wrong. The model may have been set to PMS however the Type was set to Process
(PageMaker) or the Process Separation (Quark) was turned on.
4 Color & Grayscale
Image resolution is usually expressed in terms of Dots Per Inch (DPI). The DPI of a given
image is one of the key factors in determining the final output size of the image and how
well the image will reproduce.
There is some debate and confusion about how many dots per inch you need for good
reproduction. Just because your scanner will go to 1,200 or more DPI does not mean that
setting will give you a better print, only that you can scale it more. When color or black &
white scans are imaged, they are turned into screens. Screens are measured in Lines Per Inch
(LPI) and vary according to paper, press and type of image. The debate centers over how
many DPI you need for a given LPI. The majority of "Experts" recommends your DPI be
between 1.5 and 2 times desired line screen. Express Color uses 400 DPI for all our scans.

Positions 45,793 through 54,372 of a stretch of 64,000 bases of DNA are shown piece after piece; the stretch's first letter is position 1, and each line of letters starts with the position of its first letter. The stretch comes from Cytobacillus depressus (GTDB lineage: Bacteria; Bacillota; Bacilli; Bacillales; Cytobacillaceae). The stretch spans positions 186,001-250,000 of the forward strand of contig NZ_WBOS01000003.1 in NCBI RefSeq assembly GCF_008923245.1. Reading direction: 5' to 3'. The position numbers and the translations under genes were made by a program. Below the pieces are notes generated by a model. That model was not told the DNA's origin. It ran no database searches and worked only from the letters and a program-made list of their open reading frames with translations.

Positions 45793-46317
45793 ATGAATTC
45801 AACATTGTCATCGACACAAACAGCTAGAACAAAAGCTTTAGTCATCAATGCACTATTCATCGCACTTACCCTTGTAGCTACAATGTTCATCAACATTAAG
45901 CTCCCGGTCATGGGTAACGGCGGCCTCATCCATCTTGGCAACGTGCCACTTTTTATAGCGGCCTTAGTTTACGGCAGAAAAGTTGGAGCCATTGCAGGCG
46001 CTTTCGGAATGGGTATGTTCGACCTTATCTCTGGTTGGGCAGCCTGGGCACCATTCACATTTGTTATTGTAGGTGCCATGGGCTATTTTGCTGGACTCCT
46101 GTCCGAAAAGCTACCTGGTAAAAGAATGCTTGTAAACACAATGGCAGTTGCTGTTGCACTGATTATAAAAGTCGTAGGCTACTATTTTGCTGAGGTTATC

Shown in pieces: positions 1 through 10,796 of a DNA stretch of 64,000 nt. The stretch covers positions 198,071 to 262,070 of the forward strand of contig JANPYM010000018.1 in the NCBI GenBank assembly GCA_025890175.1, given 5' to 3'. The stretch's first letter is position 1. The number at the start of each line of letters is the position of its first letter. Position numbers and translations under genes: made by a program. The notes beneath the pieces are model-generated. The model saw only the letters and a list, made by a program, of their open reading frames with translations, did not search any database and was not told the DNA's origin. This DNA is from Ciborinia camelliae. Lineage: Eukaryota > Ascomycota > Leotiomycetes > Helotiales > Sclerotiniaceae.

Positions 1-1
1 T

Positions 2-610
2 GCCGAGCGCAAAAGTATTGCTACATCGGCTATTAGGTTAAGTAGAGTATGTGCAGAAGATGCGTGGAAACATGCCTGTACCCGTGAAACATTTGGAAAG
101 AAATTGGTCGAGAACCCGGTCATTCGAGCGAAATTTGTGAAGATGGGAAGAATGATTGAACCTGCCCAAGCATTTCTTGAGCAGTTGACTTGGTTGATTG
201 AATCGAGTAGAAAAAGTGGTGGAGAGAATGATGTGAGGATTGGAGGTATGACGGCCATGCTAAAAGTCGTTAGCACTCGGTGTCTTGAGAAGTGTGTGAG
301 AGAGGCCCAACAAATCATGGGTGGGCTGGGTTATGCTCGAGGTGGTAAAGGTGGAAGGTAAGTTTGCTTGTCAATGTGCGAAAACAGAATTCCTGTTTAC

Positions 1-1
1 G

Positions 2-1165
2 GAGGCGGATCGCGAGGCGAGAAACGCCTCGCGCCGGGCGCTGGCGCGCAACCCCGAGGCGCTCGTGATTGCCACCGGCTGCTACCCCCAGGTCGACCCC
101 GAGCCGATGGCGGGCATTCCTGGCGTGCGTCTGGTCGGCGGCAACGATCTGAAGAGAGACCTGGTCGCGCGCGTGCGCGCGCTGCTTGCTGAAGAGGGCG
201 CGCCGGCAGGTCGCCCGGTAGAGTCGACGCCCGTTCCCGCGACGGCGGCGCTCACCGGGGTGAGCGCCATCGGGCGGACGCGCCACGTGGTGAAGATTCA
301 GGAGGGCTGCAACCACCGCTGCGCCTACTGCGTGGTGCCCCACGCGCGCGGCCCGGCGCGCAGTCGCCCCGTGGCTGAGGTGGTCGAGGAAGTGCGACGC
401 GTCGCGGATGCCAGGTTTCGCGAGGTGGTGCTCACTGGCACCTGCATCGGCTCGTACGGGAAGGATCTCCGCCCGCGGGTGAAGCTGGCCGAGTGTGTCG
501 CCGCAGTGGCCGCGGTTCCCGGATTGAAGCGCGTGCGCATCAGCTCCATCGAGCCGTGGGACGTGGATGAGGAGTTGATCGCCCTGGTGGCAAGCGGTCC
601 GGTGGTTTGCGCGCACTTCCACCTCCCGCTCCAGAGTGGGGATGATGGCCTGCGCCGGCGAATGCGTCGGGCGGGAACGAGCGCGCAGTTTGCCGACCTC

This resolution produces superior results for screens up to 200 LPI.
The DPI also affects the size of an image in terms of megabytes (Mb) and thus how the
image will be stored, transported and output. An 8" x 10" image in CMYK at 300 DPI is
approximately 27.5 Mb, at 600 DPI the file is 110 Mb. The same applies to size. If you only
need the final size to be 4" x 5", at 300 DPI the file size will only be 6.9 Mb. Therefore,
you should scan to produce the final size needed, at the proper resolution.
Submit all color files in CMYK color. When converting a file from RGB to CMYK, you may
notice a slight change in the image color. If you must submit a file in RGB mode, we will
convert it to CMYK for you, but you should be aware that some colors may shift in hue or
desaturate. Also, converting a large file (10+ Mb) from RGB to CMYK may incur an additional
cost due to the additional prepress time required.
Providing scans lower than 300 DPI or using GIF or JPEG compression will show noticeable
image deterioration. Excessively high resolution images are significantly larger without
improving the quality of the printed image, and may incur additional charges for RIP time.
Line-art scans should be done at a higher resolution and at an even divisor of 2540, such
as 635 DPI. They need this higher resolution to reproduce well and to define clean edges.
Line-art should be scanned at the highest optical resolution your scanner is capable of, not the
Any questions you have will be cheerfully answered by our prepress staff at 1-800-930-6040, or email us at: firstname.lastname@example.org.